Friday, 11 October 2013

Daily Heil: servile lackeys for the powerful and world laughing stock

Daily Heil shoots foot 

As the follow up to Leveson rumbles on, it is mind-boggling to hear senior journos at the Heil banging on about ‘press freedom’. Their definition of ‘freedom’ seems to be based on printing whatever their owner or their loony editor tells them to. Enough has been made of the Rothermere family history in this respect to know that this can mean sucking up to tyranny. For them to have a go at a paper which has exposed the all-pervasive nature of surveillance in our lives is absurd. The Torygraph for years has been considered the house journal for the spooks and its recent behaviour confirms that judgement. Then there are the Murdoch rags who once ran one of the great investigative papers in the modern era - the Sunday Times under Harold Evans - and who now operate under very different values.

It is no wonder then that the Snowden leaks have received such poor coverage across our media with such craven lickspittle hypocrites willing to do the establishment’s bidding. Yesterday however, the Heil went one step further with a stinging editorial and a table-chewing column from Stephen Glover about leftie jounalists. They even managed to shoehorn an attack on the Beeb into their rants. The Guardian sent their execrable offerings around the world. Here are some responses. The emphases are mine.

No secret service likes it when its methods are being discussed openly, which is understandable as long as a secret service focuses on its core duties, such as the surveillance of terror suspects. Once a secret service starts behaving like an octopus, though, with its tentacles reaching all across everyone's life and putting whole societies under collective suspicion with everyone falling victim to total surveillance, then the societal contract has been broken. There is no justification for such violation. Yet it is fully justifies that journalists reveal such unlawful state action. This is what the Guardian has done. Nothing else.
To claim that the Guardian had shown "deadly irresponsibility" or that it was "helping the enemies" of the UK has no foundation and is appalling. To publish such claims means to slander those who consistently and carefully fulfill their journalistic duty to society.”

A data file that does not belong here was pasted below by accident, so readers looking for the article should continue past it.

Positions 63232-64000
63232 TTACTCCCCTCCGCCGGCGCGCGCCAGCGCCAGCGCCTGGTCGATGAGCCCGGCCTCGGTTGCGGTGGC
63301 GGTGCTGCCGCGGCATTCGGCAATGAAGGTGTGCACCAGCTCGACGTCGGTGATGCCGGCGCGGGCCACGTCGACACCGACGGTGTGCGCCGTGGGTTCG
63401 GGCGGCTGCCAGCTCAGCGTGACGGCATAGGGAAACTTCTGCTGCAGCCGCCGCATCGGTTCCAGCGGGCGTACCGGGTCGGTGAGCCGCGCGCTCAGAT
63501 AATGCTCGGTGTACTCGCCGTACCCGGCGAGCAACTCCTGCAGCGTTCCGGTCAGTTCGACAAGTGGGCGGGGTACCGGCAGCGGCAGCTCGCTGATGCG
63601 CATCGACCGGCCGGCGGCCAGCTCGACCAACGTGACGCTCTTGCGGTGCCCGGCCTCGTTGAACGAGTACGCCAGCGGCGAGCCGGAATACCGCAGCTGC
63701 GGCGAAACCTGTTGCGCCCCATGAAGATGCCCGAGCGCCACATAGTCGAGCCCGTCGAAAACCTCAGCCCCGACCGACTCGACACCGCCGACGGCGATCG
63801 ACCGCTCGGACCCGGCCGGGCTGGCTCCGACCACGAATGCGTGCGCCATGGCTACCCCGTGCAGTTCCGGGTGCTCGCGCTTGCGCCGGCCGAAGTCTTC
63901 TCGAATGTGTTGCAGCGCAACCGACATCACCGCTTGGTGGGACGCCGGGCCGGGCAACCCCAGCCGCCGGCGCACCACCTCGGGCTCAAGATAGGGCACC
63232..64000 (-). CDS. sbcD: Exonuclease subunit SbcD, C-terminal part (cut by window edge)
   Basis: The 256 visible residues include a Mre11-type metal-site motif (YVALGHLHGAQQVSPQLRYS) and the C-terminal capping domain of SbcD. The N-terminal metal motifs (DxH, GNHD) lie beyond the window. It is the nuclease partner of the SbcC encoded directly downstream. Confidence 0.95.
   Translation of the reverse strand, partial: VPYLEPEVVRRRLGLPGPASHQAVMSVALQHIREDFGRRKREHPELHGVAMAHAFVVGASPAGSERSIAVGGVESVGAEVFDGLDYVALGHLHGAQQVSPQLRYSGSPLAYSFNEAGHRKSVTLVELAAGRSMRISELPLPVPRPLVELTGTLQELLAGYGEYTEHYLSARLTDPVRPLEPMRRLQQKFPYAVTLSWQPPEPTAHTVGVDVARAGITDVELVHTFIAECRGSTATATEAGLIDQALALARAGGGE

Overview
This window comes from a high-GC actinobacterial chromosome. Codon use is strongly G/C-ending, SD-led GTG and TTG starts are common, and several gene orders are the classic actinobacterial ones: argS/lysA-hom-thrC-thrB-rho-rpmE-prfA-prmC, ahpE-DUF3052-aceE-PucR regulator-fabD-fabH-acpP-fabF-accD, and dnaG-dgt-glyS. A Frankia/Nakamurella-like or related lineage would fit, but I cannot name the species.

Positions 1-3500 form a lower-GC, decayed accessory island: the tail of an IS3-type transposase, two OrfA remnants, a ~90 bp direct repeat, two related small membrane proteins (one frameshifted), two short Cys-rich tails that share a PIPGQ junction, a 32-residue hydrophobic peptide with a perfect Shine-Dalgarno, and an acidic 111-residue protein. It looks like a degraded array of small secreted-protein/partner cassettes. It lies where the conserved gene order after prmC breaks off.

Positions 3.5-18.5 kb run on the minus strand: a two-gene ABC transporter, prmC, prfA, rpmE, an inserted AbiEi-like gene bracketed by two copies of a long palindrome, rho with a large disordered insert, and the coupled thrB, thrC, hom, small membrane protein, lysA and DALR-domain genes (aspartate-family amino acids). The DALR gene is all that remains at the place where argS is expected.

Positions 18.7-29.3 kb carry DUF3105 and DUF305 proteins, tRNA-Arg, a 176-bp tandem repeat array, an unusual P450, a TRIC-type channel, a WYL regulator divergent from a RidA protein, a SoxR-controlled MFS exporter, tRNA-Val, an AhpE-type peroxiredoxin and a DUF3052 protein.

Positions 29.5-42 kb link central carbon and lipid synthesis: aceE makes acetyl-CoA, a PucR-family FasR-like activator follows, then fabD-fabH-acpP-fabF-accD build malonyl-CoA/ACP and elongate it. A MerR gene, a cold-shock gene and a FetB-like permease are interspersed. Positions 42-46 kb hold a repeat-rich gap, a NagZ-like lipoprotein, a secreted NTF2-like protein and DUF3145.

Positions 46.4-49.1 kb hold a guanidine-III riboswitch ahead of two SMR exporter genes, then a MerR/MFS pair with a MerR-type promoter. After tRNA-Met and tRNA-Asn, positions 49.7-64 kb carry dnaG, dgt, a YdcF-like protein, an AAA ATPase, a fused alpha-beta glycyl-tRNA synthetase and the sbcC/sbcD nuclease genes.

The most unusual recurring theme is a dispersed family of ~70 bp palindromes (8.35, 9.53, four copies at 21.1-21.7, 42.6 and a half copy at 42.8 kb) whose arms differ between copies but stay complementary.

Wolfgang Krach, deputy editor in chief, Sueddeutsche Zeitung, Germany

“When a newspaper prints a story, or a series of stories, such as the Snowden case, the first attacks are always aimed at its editors and publishers. State or homeland security reasons are always claimed.

It happened when The New York Times and The Washington Post printed the Pentagon Papers about the Vietnam War in 1973, and it happened with WikiLeaks. Now, the object of criticism is the Guardian for having printed Edward Snowden's revelations. What is sad, baffling and dangerous is that the attacks now come not only from governments but from other newspapers too. In doing so, they are ignoring their first and utmost obligation. The press must serve the citizens and comply with their right to have access to truthful and relevant informations when it comes to public affairs. Newspapers have many duties. Having to protect governments and the powerful from embarrasing situations is not among them. 

The Guardian's work in the Snowden case is an example of great journalism, the kind that changes history and the kind that citizens need more every day, in a world where the powerful are increasingly trying to hide information from their societies. The real danger is not in the so-called "aid to the enemy" denounced by the hypocrites, but in the actions of governments and state agencies that citizens cannot control. To fight it we need newspapers willing to do their job, rather than those ready to cheer on the self-interested deceptions of the powerful.”
Javier Moreno,
director, El País, Spain

“The Daily Mail apparently has absolute faith in the integrity and competence of its government on national security matters, despite the ample lessons of history. The Mail has a right to be the government's toady. We'll look elsewhere for actual journalism, which we still need”
Dan Gillmor, director, Knight centre for digital media

“I am not surprised by the attacks, considering the level of importance, the magnitude, and the ongoing nature of the leaks. But for journalists to suggest that editors of newspapers, not being experts on security matters, are unfit to make decisions on publishing confidential material and must leave the whole field of surveillance and security to the state to handle as it thinks fit, under an impenetrable veil of secrecy, sounds to me like the worst kind of intellectual philistinism.”
N. Ram, former editor-in-chief, the Hindu

It is with abhorrence that we have read today's editorial in the Daily Mail attacking the Guardian's coverage of Edward Snowden's revelations and accusing its competitor of "aiding Britain's enemies". It effectively amounts to the accusation of treason.

We fully support the Guardian's relentless disclosures of secret services' abuses of power and widespread spying on citizens, domestically as well as abroad. For many months now, the Guardian has been subject to unprecedented pressure by the British government, in order to discourage its reporters and editors from pursuing such stories. We are convinced that, in this case, the national security argument is largely overused; since the revealed massive surveillance of people cannot be justified by the war on terror.”
Piotr Stasinski, deputy editor-in-chief, Gazeta Wyborcza

Hang your head in shame Dacre.

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